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Deadly Commands You Should Never Run on Linux

You might have read the story of a man  who accidentally 'deleted his entire company' with one line of bad code. If not, you can read it here. By accidentally telling his computer to delete everything in his servers, hosting provider Marco Marsala has seemingly removed all trace of his company and the websites that he looks after for his customers.

Here are some of these Linux commands that can create big problems:

  • rm -rf / – Deletes everything!
  • Disguised rm –rf /
  • :(){ :|: & };: – Fork bomb
  • mkfs.ext4 /dev/sda1 – Formats a hard drive
  • command > /dev/sda – Writes directly to a hard drive
  • dd if=/dev/random of=/dev/sda – Writes junk onto a hard drive
  • mv ~ /dev/null – Moves your home directory to a black hole
  • wget http://example.com/something -O – | sh – Downloads and runs a script
  • . > file -- Flush the content of file
  • ^foo^bar -- Edit the previous run command without the need of retyping the whole command again
  • dd if=/dev/random of=/dev/sda -- Wipe out the block sda and write random junk data to the block
  • Hidden the Command
  • !543 -- Say you wanted to execute command 573 again from your history, but with a typo it became 543, which erases the file you are working on

For details about these commands, click here and also here. Though not a Linux command, I would add hash tables that have grown out of control (and start doing massive amounts of memory paging), forcing me to shut down the computer and restart in a very messy environment, as a result.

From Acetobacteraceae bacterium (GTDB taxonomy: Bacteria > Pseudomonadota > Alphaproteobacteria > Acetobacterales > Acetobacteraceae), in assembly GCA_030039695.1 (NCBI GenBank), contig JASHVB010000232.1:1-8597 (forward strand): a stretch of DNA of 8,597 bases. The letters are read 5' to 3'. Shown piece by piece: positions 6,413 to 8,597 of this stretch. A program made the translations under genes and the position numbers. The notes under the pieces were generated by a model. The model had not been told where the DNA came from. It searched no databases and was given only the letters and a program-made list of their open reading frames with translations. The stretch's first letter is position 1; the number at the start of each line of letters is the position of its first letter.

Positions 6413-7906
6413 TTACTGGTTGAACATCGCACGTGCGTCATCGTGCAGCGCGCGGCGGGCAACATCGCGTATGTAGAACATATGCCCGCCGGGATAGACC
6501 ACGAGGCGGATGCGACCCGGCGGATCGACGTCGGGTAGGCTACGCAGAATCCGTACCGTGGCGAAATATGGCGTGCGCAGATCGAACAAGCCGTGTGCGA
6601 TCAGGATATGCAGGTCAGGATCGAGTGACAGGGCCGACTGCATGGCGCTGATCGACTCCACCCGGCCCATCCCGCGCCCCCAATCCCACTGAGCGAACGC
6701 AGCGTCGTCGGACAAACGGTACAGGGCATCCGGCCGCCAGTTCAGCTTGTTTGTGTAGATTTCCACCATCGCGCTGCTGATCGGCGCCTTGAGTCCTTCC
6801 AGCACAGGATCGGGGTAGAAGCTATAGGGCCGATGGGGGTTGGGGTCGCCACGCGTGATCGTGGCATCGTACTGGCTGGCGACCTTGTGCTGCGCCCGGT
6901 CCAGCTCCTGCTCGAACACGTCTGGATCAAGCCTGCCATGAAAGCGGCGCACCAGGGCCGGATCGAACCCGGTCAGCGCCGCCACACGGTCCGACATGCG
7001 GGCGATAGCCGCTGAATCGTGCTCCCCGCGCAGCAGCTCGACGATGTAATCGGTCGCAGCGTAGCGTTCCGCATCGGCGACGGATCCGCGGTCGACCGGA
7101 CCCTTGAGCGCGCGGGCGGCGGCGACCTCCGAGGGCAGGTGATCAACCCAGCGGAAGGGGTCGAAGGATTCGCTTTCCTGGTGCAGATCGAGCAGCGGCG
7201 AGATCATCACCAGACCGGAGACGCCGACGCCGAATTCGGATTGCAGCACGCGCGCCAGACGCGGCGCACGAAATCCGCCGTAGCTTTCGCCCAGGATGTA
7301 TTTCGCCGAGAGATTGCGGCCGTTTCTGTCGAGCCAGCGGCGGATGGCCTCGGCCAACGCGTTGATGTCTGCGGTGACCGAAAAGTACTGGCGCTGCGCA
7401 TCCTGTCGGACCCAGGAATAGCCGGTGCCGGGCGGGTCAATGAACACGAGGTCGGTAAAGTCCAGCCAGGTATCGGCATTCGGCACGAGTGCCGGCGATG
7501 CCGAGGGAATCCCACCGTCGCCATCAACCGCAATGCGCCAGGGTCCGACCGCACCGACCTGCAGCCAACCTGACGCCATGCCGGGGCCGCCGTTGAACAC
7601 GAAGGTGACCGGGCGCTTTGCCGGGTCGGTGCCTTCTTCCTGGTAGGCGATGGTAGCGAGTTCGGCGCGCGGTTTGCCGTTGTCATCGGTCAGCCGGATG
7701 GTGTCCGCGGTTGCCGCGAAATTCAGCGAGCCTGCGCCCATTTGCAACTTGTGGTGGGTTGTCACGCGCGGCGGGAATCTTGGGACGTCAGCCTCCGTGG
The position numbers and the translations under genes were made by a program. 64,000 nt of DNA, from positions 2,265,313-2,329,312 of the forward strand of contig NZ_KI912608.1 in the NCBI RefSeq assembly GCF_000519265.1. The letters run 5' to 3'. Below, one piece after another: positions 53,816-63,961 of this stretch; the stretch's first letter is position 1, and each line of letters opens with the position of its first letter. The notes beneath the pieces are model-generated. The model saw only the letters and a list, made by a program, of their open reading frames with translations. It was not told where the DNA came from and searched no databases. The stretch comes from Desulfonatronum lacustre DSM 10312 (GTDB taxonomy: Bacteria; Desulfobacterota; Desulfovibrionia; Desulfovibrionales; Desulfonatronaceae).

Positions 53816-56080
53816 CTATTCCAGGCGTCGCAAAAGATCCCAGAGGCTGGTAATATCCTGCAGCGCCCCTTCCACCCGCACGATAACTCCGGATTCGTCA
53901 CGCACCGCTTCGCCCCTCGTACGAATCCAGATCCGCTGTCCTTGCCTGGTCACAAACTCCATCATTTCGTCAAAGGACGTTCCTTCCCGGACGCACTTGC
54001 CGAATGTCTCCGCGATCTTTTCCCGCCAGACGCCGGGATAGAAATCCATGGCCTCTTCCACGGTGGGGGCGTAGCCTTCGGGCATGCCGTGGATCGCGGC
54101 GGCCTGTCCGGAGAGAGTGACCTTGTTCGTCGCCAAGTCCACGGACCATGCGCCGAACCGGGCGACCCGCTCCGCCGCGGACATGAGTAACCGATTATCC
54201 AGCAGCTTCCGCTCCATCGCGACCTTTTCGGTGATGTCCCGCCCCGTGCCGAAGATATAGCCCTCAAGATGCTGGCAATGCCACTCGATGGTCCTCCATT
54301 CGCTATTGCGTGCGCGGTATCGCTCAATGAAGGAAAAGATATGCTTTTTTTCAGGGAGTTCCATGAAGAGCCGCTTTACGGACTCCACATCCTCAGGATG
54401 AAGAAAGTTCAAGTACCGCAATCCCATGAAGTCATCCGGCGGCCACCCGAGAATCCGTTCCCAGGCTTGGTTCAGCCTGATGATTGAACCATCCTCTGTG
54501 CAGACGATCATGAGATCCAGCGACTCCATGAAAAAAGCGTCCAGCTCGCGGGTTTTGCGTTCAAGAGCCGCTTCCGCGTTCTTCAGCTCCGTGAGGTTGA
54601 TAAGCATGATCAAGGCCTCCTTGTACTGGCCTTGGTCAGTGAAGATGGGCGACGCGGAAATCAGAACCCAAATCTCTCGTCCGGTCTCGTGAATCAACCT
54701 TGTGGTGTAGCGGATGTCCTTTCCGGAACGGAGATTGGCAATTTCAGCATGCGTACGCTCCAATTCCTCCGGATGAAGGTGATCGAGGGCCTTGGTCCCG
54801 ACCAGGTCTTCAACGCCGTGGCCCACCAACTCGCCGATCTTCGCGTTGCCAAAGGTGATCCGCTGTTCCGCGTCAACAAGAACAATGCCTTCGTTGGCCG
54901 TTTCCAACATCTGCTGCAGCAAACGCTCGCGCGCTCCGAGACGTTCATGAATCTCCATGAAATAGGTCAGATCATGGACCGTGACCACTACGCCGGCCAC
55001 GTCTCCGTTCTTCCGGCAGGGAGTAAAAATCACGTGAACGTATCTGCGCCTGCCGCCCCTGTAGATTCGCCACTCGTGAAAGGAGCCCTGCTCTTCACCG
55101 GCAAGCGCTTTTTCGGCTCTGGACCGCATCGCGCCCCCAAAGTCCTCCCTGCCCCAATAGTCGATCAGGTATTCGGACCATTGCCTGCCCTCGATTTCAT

It is always good to keep a copy of all your important files, including email, outside your Internet network, possibly in the cloud, and with a mirror copy in case your cloud provider disappears. And do not accidentally delete or compromise your cloud copy, for instance by overwriting a good version of a file, with one that was recently infected or emptied. It is also good to be able to restore your systems to a previous state, precisely to be able to face this kind of scenario. Also, it is a good idea to add a time stamp to all your files.

Last but not least, have your critical passwords stored in some safe place, even on paper. The last time my computer died, I was not worried, knowing that I would recover everything from the cloud, and knowing that computers - just like people - die (mine was old and I was prepared for that; I was even happy to have survived my laptop, rather than the other way around.) However, the password to access my cloud was stored... on my dead computer! You want to avoid that. In my case, I was able to recover it from another location, on a Yahoo email account, though that account is dead too now, following the big Yahoo hack, meaning that today, it would have required more efforts to retrieve access to my cloud.

Interestingly I brought the dead laptop to a computer repair guy. He eventually resuscitated it, and it is still alive and well two years later (if you see typos in my articles, especially missing letters such as "q", bear with me, this is because of the very old age of my keyboard; I promise I will soon get a new one.) 

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Comment by Rick Henderson on Friday

Headline: Does Data Science Pay Well? Leading Scientist Can't Afford New Laptop

:)

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